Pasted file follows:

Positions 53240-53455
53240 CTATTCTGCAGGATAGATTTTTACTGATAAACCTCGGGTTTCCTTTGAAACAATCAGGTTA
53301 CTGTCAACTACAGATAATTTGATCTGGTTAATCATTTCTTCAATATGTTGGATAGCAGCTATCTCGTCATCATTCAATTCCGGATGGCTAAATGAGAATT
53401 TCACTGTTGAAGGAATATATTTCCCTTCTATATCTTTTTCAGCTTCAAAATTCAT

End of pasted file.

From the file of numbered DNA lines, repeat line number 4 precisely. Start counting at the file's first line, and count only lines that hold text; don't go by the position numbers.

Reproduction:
53401 TCACTGTTGAAGGAATATATTTCCCTTCTATATCTTTTTCAGCTTCAAAATTCAT